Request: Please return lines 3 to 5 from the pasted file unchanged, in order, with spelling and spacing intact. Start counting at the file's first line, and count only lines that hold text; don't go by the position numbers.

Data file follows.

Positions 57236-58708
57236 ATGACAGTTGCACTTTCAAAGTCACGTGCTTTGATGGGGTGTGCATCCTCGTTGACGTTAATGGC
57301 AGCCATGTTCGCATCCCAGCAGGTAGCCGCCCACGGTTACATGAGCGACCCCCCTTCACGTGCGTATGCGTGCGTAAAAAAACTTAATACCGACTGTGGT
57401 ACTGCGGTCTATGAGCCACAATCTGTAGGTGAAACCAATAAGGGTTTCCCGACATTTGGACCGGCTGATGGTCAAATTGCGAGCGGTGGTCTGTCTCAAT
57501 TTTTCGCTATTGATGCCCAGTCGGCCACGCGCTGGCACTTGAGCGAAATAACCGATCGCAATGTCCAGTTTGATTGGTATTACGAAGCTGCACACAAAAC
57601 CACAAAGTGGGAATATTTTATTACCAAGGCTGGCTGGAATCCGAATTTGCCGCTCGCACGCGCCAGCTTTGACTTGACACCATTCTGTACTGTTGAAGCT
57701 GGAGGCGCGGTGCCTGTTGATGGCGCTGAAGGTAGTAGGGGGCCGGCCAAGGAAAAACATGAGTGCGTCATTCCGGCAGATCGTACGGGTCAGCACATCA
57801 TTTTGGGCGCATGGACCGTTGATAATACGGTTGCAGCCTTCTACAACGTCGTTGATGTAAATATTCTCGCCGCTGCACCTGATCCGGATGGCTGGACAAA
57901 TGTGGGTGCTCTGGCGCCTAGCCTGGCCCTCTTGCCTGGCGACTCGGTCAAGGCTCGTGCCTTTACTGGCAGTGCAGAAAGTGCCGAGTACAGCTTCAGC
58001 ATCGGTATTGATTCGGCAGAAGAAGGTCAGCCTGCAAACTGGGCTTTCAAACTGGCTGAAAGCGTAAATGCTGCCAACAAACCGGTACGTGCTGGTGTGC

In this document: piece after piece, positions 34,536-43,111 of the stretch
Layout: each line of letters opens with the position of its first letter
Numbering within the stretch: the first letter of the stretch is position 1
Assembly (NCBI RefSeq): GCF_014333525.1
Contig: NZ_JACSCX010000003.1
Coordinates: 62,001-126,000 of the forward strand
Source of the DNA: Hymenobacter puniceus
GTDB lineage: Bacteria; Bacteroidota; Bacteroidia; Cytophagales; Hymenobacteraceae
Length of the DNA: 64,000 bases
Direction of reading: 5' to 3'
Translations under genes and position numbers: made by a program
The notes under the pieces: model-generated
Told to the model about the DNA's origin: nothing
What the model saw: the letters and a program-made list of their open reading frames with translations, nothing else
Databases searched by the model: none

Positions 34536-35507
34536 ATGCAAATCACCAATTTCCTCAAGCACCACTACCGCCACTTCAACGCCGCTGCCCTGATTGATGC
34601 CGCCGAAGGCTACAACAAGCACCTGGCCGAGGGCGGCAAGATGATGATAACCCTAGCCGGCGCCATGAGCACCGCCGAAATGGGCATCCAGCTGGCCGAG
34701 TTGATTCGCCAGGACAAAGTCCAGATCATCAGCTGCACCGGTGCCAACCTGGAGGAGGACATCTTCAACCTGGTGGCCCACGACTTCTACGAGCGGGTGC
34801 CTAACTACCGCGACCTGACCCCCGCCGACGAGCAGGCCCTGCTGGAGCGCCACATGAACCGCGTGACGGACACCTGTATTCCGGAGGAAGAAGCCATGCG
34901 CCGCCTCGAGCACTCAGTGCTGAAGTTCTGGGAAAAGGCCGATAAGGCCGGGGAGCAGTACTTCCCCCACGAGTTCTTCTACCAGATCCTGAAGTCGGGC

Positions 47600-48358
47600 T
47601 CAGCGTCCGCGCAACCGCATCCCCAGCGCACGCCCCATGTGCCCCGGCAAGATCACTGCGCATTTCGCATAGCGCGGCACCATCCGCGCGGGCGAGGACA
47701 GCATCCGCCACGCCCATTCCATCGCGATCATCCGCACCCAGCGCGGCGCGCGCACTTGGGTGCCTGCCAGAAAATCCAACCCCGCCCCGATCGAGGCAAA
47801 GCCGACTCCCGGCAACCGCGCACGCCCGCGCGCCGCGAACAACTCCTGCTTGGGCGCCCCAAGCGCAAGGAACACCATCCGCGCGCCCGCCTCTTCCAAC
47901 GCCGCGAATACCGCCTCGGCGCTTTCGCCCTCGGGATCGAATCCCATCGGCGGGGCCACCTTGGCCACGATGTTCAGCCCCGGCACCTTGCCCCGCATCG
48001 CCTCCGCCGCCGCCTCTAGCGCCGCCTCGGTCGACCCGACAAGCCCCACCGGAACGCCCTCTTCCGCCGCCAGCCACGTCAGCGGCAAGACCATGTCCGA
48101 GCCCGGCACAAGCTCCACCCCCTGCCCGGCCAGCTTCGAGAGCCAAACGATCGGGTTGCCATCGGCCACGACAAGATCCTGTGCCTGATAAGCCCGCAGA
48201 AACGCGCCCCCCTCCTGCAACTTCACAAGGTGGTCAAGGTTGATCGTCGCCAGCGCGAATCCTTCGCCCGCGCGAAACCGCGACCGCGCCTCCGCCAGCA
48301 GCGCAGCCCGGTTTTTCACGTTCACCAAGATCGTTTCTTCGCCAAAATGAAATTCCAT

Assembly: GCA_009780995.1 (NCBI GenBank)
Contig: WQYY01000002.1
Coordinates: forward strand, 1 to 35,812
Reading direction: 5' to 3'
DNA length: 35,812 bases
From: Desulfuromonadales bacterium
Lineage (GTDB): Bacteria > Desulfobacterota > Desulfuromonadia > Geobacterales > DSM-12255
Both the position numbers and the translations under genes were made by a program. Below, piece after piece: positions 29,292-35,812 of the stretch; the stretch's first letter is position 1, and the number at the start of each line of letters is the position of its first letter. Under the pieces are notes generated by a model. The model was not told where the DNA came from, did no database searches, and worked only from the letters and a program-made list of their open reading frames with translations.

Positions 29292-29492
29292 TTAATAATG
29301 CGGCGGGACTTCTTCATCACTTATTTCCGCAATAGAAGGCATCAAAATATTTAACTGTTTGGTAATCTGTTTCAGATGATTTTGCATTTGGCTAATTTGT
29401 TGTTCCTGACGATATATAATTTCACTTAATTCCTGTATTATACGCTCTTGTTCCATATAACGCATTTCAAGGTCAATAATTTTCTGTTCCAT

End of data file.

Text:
57301 AGCCATGTTCGCATCCCAGCAGGTAGCCGCCCACGGTTACATGAGCGACCCCCCTTCACGTGCGTATGCGTGCGTAAAAAAACTTAATACCGACTGTGGT
57401 ACTGCGGTCTATGAGCCACAATCTGTAGGTGAAACCAATAAGGGTTTCCCGACATTTGGACCGGCTGATGGTCAAATTGCGAGCGGTGGTCTGTCTCAAT
57501 TTTTCGCTATTGATGCCCAGTCGGCCACGCGCTGGCACTTGAGCGAAATAACCGATCGCAATGTCCAGTTTGATTGGTATTACGAAGCTGCACACAAAAC